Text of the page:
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The effects of power and stretch yoga on affect and salivary cortisol in women
Journal of health psychology
Short Title: J.Health.Psychol.
Format: Journal Article
Publication Date: Nov 30, 2016
Pages: 1359105317694487
Sources ID: 69541
Notes: LR: 20170816; JID: 9703616; OTO: NOTNLM; 2017/08/17 06:00 [entrez]; 2017/08/16 06:00 [pubmed]; 2017/08/16 06:00 [medline]; aheadofprint; SO: J Health Psychol. 2017 Feb 1:1359105317694487. doi: 10.1177/1359105317694487.
Visibility: Public (group default)
Abstract: (Show)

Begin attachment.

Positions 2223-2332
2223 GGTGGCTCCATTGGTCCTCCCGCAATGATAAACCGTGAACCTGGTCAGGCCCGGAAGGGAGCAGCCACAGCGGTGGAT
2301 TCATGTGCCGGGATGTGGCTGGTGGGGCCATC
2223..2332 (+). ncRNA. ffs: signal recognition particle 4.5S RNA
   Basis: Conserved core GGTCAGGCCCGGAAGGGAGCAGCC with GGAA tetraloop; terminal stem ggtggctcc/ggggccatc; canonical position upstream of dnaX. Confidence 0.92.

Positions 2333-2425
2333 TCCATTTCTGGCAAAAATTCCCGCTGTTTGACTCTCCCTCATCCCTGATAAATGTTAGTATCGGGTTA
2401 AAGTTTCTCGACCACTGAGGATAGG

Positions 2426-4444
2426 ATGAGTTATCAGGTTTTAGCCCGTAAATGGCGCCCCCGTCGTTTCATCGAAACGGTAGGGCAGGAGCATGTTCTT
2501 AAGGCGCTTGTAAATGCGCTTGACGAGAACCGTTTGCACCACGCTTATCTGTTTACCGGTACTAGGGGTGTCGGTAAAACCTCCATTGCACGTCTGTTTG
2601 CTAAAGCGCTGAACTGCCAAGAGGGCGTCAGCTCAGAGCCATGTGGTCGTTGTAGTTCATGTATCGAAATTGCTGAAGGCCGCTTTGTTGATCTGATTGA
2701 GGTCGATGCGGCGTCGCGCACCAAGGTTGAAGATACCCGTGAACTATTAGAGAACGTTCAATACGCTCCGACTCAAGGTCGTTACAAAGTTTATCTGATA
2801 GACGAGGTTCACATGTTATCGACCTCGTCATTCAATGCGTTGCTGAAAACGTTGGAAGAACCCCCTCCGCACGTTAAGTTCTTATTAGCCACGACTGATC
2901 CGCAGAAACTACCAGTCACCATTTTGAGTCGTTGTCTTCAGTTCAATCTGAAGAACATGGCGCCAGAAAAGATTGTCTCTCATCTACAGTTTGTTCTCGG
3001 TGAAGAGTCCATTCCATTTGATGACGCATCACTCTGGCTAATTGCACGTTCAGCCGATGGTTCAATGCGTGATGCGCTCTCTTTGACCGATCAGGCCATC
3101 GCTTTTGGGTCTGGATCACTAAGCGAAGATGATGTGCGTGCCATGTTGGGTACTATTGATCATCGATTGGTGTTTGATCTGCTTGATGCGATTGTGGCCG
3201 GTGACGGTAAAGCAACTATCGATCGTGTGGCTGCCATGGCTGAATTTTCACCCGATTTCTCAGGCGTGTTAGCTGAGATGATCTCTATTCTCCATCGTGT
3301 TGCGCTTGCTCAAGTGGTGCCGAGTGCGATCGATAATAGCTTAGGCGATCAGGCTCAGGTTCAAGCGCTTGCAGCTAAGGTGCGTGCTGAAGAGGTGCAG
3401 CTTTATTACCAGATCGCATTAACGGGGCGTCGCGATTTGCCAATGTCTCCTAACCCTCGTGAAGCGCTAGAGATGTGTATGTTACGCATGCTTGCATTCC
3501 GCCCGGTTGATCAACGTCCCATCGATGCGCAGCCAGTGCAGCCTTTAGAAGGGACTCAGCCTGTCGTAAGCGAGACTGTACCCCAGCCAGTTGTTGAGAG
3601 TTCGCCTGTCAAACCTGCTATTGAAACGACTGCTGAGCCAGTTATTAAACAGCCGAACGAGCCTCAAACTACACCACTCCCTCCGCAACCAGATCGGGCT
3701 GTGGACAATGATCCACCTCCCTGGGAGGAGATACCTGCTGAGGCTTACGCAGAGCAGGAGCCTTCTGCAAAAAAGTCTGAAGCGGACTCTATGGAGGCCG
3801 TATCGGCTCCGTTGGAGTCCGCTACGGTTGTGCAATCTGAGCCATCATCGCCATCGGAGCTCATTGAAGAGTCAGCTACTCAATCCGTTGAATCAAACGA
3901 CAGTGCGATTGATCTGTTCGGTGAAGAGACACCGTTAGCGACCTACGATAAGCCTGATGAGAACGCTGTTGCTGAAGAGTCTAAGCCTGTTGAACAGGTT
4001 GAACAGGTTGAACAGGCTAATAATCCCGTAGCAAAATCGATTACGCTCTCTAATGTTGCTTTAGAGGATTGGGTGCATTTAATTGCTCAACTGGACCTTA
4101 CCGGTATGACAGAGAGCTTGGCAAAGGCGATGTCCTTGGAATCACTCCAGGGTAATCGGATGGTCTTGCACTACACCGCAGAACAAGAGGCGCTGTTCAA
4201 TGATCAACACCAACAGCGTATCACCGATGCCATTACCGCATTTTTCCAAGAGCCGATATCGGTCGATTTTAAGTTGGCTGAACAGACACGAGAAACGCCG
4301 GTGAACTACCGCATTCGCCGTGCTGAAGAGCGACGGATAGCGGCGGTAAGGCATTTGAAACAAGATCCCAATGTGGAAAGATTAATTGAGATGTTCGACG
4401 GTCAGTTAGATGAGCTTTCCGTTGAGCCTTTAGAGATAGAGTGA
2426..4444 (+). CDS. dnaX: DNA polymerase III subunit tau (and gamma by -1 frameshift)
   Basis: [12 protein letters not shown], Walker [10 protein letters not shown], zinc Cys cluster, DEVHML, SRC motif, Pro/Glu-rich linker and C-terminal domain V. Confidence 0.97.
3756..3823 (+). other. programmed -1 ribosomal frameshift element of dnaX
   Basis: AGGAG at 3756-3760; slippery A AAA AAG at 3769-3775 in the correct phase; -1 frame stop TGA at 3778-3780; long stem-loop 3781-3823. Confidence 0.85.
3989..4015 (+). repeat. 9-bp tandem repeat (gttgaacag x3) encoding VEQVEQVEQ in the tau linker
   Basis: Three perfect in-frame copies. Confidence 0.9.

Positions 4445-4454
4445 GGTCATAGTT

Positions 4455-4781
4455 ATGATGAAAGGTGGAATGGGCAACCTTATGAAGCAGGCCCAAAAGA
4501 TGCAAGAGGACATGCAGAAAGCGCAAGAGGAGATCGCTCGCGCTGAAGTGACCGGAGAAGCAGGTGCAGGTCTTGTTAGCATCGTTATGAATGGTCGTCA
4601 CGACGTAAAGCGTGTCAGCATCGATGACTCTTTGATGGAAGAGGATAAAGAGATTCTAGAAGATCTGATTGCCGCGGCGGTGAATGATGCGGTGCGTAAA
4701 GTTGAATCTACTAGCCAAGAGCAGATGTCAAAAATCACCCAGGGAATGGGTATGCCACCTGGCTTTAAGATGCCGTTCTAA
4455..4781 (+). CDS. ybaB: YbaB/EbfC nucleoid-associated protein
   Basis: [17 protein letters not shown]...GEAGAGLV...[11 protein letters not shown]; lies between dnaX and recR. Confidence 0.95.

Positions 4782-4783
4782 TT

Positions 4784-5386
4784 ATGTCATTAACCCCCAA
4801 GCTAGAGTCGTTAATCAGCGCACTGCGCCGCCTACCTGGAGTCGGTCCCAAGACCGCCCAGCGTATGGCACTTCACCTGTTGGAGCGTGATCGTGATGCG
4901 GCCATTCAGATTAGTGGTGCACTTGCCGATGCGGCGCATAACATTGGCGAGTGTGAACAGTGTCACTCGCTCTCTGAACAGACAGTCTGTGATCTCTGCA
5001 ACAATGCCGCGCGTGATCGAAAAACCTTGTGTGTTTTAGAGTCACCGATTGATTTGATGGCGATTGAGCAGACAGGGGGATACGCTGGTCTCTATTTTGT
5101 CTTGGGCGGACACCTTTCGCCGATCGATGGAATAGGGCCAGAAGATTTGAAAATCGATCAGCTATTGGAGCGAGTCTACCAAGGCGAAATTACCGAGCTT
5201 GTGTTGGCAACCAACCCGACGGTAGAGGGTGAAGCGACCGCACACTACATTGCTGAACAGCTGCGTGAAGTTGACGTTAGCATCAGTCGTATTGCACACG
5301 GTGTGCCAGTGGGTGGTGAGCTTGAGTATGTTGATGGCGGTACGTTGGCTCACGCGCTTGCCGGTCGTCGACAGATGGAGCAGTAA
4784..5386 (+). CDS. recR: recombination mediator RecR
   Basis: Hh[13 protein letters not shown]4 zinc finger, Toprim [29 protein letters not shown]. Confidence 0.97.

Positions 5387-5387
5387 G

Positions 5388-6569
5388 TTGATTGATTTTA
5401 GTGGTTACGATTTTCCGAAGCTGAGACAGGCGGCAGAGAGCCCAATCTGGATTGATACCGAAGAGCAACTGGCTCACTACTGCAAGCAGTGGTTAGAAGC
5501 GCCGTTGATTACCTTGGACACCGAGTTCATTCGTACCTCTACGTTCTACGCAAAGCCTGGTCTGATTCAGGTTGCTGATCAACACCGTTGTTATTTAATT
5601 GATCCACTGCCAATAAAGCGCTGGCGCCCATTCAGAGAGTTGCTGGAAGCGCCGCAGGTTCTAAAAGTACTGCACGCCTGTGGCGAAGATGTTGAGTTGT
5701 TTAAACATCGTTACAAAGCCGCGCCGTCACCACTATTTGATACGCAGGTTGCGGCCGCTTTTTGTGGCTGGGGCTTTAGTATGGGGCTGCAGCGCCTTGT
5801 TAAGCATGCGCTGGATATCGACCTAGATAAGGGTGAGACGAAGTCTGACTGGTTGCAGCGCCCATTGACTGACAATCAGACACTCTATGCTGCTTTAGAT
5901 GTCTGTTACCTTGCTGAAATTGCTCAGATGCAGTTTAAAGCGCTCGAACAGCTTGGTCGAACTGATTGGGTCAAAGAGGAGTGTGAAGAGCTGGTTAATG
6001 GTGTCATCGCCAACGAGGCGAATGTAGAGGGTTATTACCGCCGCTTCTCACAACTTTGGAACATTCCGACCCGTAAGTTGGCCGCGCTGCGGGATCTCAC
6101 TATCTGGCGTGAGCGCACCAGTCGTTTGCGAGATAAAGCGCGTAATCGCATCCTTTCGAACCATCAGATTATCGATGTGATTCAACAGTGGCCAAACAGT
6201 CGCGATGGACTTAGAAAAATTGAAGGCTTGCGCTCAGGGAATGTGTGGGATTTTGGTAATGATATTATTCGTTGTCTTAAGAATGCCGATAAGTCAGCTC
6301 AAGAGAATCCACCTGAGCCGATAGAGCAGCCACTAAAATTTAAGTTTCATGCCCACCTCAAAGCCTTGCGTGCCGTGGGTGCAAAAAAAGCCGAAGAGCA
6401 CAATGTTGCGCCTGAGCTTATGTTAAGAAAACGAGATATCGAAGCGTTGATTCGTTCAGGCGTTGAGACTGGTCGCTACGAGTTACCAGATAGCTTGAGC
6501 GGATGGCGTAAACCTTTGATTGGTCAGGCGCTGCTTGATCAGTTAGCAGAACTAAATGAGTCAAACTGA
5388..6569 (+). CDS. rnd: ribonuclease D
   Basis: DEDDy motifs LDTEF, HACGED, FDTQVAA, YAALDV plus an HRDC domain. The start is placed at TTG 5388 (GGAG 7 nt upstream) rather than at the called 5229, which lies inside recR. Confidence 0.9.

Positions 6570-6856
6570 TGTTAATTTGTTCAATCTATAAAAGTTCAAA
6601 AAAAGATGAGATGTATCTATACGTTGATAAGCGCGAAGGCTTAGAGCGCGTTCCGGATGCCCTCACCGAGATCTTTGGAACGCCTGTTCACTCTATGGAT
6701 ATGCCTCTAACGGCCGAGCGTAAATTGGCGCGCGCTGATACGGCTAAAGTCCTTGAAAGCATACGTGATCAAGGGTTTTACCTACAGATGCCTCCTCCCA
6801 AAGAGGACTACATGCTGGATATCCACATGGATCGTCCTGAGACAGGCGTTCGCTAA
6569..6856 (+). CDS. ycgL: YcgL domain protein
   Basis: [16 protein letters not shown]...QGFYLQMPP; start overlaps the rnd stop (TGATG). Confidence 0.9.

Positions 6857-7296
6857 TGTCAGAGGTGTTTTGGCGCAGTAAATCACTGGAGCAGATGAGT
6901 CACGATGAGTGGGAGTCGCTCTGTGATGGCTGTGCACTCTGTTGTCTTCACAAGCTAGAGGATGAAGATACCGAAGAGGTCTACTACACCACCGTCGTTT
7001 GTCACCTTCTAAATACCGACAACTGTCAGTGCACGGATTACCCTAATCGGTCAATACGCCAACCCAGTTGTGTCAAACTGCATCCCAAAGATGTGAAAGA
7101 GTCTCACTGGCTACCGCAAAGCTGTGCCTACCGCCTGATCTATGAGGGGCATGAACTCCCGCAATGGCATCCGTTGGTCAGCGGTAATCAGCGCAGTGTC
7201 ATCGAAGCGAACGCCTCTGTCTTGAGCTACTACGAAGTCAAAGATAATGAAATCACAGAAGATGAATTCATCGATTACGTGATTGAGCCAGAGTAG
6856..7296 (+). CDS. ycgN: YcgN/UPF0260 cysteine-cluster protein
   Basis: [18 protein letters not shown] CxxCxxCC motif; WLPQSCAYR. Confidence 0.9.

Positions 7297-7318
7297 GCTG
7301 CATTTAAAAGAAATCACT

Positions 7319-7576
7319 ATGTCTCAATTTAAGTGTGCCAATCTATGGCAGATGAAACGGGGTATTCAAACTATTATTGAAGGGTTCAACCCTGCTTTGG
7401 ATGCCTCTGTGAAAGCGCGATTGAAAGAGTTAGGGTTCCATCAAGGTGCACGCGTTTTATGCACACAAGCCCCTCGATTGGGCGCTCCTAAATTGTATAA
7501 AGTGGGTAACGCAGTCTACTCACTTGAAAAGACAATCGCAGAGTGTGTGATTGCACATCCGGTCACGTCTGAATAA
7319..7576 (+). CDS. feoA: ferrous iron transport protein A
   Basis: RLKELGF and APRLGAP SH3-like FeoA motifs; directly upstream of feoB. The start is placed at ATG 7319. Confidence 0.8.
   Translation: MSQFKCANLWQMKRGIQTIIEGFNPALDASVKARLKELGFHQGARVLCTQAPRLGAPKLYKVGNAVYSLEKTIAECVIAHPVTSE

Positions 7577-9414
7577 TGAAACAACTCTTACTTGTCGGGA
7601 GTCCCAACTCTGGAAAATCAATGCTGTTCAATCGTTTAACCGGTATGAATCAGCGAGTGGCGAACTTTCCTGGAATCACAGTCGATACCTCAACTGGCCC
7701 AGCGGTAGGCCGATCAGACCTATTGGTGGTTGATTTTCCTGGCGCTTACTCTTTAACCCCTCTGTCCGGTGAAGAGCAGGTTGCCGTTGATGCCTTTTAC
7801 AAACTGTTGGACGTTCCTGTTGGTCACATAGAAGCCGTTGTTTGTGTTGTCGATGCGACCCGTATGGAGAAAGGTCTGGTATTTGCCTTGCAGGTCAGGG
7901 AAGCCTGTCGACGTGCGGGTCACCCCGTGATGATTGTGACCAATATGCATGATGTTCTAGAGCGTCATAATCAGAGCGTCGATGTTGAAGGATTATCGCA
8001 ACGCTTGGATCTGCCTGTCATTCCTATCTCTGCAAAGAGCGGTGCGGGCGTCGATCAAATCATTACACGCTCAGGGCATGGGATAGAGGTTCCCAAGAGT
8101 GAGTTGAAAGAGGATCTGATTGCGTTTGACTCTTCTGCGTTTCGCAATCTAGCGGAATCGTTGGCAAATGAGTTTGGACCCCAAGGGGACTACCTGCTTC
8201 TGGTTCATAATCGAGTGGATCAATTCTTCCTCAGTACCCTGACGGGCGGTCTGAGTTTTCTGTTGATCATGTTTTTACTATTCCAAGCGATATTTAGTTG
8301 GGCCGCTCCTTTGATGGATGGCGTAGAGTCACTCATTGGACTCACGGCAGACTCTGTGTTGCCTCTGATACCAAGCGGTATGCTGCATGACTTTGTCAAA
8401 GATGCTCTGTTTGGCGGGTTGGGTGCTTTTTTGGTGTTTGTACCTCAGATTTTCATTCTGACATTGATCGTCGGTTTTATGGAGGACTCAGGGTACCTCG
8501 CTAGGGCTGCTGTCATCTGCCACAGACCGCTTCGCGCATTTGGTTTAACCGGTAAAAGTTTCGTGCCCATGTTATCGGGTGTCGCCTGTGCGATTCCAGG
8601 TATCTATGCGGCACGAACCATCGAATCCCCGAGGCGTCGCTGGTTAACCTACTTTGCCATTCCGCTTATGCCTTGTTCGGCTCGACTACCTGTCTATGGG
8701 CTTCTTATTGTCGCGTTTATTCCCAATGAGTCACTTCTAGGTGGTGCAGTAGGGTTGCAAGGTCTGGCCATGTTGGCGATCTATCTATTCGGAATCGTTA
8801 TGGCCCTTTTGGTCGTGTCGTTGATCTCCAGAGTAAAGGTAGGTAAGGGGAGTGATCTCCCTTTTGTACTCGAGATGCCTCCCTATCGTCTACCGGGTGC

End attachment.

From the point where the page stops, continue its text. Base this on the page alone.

Yoga practice is known to improve well-being and decrease stress. However, acute yoga is understudied. This study investigated the effects of two different types of yoga on affect and salivary cortisol levels in college women. Thirty-three women aged 18-30 years each completed 1-hour sessions of power yoga and stretch yoga. Measures of affect and salivary cortisol were assessed before, during, and after each session. Participants perceived power yoga to be more pleasurable and energizing. Salivary cortisol significantly decreased after both yoga sessions. Thus, even one session of yoga may be effective in improving affect and decreasing stress in college women.